Governor JB Pritzker regularly deflects questions about House Speaker Michael Madigan's future by saying he wants to let the investigative process work.
But during an interview with me to mark his one-year anniversary in office, the governor pointed to his reaction after Senator Tom Cullerton (D-Villa Park) was indicted, now-former Senator Martin Sandoval's (D-Chicago) Statehouse office was raided, and now-former Representative Luis Arroyo (D-Chicago) was arrested. In every instance, he said, he called on the legislators to step aside or resign.
When there's "clear" evidence of targeting by criminal investigators, the governor said, "That's the point at which folks should step aside."
The questions aren't new. During the sexual harassment scandals of 2018, candidate Pritzker was often asked if Madigan should relinquish at least one or both of his roles as House Speaker and state party chairman. He'd always defer, pretty much just like he's done during the sweeping federal probe.
Governor Pritzker's latest answer, however, is more specific and allows him to set the bar for any showdown with Speaker Madigan, who surely seems to be on the federal government's radar screen but for what nobody knows for sure. No crimes have yet been alleged. We know that some of his pals have been raided (including Mike McClain), but it's still unclear what, exactly, the feds are looking at other than hiring Democratic cronies by the private company ComEd.
The governor also claimed that the constant drumbeat of scandal and corruption surrounding Speaker Madigan would not damage the prospects for his graduated income-tax constitutional-amendment referendum this November. One of the arguments the opposition has already used boils down to, "Do you trust these Madigan people to do the right thing with the new tax and the new revenue?"
Governor Pritzker said he didn't think the two issues were related, prefacing his remarks by saying, "We need to make sure we're passing legislation" on ethics and reform and "rooting out these folks" with investigations.
"I think it's fairly straightforward to people that I believe in a fairer tax-system and so do a significant majority of people in the state," Governor Pritzker said. "So I don't think it'll have a deleterious effect in that regard." I guess we'll find out.
I also asked Governor Pritzker if he planned to reopen the cannabis-legalization law to expand it to other things, like, for instance, home-grow licenses for recreational consumers.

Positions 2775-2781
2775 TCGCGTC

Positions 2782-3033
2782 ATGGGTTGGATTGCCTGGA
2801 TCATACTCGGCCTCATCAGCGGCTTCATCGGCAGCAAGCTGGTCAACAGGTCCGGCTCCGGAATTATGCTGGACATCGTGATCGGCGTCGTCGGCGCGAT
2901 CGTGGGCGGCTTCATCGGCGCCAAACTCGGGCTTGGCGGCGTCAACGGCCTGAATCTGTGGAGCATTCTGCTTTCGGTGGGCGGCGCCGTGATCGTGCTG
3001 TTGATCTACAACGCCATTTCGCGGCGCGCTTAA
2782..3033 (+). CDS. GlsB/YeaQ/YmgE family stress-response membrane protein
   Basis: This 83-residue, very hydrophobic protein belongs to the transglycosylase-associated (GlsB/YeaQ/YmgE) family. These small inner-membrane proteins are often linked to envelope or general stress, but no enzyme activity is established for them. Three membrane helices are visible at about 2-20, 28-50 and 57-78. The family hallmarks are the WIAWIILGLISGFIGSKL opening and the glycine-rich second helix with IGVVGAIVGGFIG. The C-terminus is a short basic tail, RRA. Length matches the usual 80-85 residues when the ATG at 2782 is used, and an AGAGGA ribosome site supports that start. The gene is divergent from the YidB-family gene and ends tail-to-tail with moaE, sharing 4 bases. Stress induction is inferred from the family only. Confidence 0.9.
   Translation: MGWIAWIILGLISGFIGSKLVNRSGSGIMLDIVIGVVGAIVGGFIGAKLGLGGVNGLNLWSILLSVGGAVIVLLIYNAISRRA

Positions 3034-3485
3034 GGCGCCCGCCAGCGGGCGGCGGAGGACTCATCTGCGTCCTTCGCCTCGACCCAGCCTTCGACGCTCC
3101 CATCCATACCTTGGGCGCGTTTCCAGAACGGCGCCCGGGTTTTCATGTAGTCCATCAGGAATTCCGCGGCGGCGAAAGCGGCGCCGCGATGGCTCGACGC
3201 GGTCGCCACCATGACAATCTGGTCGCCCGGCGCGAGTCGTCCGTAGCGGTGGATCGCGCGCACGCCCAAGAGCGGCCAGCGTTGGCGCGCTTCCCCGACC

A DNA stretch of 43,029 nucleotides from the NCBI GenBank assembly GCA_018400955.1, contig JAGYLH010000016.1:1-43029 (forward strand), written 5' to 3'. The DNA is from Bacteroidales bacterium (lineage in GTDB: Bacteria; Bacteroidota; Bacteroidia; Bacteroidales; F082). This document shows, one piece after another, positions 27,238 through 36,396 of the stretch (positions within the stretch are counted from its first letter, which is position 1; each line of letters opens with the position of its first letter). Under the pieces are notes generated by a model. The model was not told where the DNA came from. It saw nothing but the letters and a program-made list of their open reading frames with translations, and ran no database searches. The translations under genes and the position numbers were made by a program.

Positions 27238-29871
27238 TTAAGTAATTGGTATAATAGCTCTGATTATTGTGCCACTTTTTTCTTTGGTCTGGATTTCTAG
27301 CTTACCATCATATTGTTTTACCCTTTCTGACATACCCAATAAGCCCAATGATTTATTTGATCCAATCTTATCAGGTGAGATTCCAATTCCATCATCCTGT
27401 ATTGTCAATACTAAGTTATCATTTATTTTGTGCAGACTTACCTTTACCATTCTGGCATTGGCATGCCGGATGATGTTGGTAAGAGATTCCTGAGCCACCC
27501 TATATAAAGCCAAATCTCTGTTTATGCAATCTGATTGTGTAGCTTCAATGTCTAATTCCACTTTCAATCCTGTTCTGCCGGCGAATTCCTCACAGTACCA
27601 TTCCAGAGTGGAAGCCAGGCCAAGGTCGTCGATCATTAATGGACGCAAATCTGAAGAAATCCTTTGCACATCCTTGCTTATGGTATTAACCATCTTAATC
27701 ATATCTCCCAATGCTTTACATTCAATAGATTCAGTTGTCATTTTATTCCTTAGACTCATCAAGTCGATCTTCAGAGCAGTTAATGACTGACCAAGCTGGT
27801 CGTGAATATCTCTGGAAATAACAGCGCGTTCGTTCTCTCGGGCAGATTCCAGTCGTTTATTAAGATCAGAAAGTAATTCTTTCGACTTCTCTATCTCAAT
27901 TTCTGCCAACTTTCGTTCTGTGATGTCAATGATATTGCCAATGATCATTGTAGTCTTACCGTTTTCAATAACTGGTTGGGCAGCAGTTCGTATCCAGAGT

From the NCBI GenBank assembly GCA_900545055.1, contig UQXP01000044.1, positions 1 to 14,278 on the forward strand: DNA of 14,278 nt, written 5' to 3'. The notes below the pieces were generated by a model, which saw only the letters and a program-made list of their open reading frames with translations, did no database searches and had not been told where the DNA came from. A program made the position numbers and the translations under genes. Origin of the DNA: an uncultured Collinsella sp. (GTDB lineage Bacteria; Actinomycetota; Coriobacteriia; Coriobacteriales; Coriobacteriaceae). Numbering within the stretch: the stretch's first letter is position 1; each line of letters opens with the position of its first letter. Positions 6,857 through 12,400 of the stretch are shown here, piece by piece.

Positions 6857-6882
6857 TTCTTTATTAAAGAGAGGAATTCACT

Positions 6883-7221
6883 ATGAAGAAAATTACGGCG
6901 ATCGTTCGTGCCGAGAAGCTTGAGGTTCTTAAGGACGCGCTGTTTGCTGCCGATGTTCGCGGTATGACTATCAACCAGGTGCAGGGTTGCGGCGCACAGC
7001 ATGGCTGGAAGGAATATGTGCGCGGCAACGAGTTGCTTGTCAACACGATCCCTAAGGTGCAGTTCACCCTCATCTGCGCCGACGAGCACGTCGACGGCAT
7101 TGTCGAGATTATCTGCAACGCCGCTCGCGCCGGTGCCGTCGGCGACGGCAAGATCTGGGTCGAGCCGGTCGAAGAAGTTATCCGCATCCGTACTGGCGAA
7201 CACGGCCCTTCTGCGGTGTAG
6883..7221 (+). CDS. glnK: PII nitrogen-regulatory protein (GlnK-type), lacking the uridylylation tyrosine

"From my perspective," Governor Pritzker said, "we need to let this law settle in.
"We've got a lot of things we've got to monitor and keep track of to determine what other technical changes may need to take place."
One thing he wants looked at, Governor Pritzker said, is setting up some sort of cash-deposit program after reading of a recent burglary at a Chicago cannabis-dispensary. Over $100,000 was stolen and police suspect it was an "inside job." What to do with all that cash has dogged the industry for years because banks fear a federal government crackdown.
The governor also talked about what he is doing to help Downstate in the wake of a report that the region lost almost 120,000 people between 2010 and 2018. The previous decade was very hard on Cook County, which lost over 200,000 residents in that period, but now it's Downstate's turn.
Governor Pritzker pointed to $420 million in the 2019 capital bill for high-speed broadband. Matt Schmitt led Minnesota's much-lauded broadband build-out after passing the legislation as a state Senator and was recruited by Governor Pritzker to come here. The governor said Notices of Funding Opportunities will be issued within the next 6 months "so that we can get money out the door to start expanding broadband."
"That's a big thing because you can't create jobs in cities or towns where there isn't high-speed Internet," Governor Pritzker said. "It's in every business."
He also said the state will help bring "tele-health" centers to areas with broadband service so that people can obtain video-conferencing health-services like counseling and diagnostic care from providers who wouldn't normally live in those areas. "People who have mental-health challenges who require therapy, sometimes there aren't qualified therapists in their area, so that's an example of something that really does work, it's got a proven history."
Governor Pritzker also said he was working to recruit jobs to the region and talked about incentives from last year, including the data-center tax-credit pushed by Republicans. "We've created a bunch of incentives for people to come to the state."
"We're going to do more," the governor said. "Downstate revitalization is a very important program for me."
Rich Miller also publishes Capitol Fax, a daily political newsletter, and CapitolFax.com.